Investing in Bonds: The Basics

by | Jul 1, 2020

Bond Jargon:

Before we get started, let’s quickly run through the basics. When reading articles or listening to fund managers getting into the swing of things, some of the terminology used may be confusing. Below are the key terms you may have come across when looking into bonds.


  • This is the date the bond expires and when you as an investor will receive your capital back from the government.
  • A 10-year government bond bought today will reach maturity in 2030.


  • This is the fixed amount you will receive each payment period from government.


  • This is the measurement of the coupon you receive in relation to price you paid for the bond.
  • Easiest way to calculate yield is to divide the coupon you receive by the purchase price.
    (R10 coupon ÷ R100 purchase price = 10% yield)

Face Value

  • This is the amount you paid for the bond and how much you will get back at maturity.

By now, we have become all too familiar with market instability. The continuous equity market uncertainty added to us now finding ourselves in a low interest rate environment means that even investors who had previously found solace in cash and fixed interest investments are finding it increasingly difficult to generate real returns – what a time to be alive! At the end of the day, real returns are vital to ensure our money grows quicker than inflation can eat away at our buying power. Given the above circumstances and extreme market conditions brought about by the global Covid-19 pandemic, government bonds have become very attractive for investors looking for more certainty as well as those looking to capitalize on extreme market movements brought about by global uncertainty.

What is a government bond?

Essentially, a government bond serves as a borrowing mechanism that allows a government to support state spending and its obligations. It is a debt instrument whereby investors (such as individuals or unit trust fund managers) lend money to the government and in return for that loaned money, receive interest. The same way we borrow from a bank to purchase a home and are obligated to repay the loan amount and interest, so does a government have to pay back investors through interest and the loan value. The beauty of a government bond is that it is virtually risk free as the debt is backed by national treasury – think of yourself, or the bond holder, as a mini Eskom or SAA.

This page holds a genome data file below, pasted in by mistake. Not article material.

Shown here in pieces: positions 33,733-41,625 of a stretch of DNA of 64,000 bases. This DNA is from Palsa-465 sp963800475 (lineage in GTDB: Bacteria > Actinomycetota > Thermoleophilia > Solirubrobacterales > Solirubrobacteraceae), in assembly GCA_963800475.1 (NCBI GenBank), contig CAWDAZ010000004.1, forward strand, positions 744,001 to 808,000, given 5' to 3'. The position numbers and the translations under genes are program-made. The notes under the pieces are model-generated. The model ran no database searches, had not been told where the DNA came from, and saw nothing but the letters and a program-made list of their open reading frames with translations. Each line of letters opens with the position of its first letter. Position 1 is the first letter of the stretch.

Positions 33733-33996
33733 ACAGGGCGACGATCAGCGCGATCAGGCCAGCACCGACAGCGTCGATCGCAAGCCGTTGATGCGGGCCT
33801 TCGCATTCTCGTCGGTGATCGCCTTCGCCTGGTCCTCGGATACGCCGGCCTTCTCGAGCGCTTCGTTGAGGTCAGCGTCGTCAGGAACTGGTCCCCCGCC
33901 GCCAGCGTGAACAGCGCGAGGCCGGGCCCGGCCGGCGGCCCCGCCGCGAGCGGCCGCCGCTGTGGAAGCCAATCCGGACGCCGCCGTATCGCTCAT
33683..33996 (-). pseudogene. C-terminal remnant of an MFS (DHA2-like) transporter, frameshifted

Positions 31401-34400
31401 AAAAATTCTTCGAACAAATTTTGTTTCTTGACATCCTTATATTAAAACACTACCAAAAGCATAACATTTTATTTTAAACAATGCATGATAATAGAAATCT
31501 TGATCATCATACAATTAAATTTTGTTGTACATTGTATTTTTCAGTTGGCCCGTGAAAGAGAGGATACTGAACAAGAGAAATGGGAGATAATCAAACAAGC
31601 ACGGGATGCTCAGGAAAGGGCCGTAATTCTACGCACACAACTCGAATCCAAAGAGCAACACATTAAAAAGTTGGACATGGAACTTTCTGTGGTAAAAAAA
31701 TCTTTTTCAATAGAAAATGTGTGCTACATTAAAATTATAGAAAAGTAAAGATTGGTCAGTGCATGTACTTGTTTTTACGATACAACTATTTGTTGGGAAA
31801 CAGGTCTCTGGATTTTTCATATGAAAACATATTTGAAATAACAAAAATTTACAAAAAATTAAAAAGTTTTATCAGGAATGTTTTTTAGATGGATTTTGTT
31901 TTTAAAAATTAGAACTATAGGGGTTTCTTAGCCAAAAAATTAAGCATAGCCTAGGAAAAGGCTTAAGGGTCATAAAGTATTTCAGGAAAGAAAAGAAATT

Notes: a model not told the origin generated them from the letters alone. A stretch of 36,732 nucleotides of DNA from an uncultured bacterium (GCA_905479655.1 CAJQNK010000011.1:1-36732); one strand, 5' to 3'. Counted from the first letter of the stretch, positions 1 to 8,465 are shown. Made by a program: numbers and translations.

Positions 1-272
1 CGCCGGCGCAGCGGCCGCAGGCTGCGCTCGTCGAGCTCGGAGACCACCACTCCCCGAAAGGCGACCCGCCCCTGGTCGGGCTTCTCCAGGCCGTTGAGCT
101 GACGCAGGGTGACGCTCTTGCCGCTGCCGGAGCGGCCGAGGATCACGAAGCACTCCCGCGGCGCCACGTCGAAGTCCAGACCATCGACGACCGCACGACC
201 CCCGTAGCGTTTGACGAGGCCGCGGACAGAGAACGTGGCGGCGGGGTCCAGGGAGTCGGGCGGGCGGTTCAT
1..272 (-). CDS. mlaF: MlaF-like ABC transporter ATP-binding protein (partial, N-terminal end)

How do bonds work?

When you or a unit trust fund manager purchase a government bond, you are simply lending government an amount of money for an agreed upon period of time. In return, government agrees to pay you a set level of interest at set intervals. For example, if you purchase a government bond for R100 (face value) at an interest rate of 10% per annum (yield) over 5 years (term/maturity), government is obligated to pay you R10 per year (the coupon) for 5-years as well as your initial R100 back in year 5. You give the government R100 and after 5-years you have R150.

Government bonds, for simplistic purposes, can be differentiated by two aspects 1) the term of the bond and 2) the interest (or yield) of the bond. Generally speaking, the longer the term of the bond (1-year, 5-year, 10-year, etc.) the higher the yield you will receive, to compensate you for taking on a longer investment term.

These bonds are termed “vanilla bonds” as they are the simplest to understand. These vanilla bonds are what you will most likely encounter when you come across advertising to invest in an RSA Retail Savings Bond.

The beauty of these vanilla bonds is that you as the investor get a degree of certainty. You know what you are going to get at each period (like the R10 each year in the example we used) as well as the capital value you will get back when the term of the bond has been reached.

Why Invest in government Bonds?

Well, to put it simply, you invest in a government bond for the ability go to sleep at night knowing exactly how much money you are going to get from your investment. This is what low risk investors get excited about. When the correct investment decision is made, say buying a government bond yielding 10% when inflation is 4%, the real returns of 6% (beating inflation) can be very appealing.

The beauty of this asset class is that it is accessible held by many unit trusts who use bond opportunities as a form of reducing risk in a portfolio and generating a portion of the returns from a steady, reliable source.


I hope this short write up has helped you with understanding the basics of how bonds work. Bonds undoubtably get more complex in nature and while investing in bonds directly is possible, we prefer to make use of professional fund managers, e.g. the Allan Gray Bond Fund, to make those investment decisions for us. We do have a healthy bond allocation where necessary in our portfolio’s, so we take care of ensuring you have exposure to the entire market to deliver on our promise of independent and diversified advice.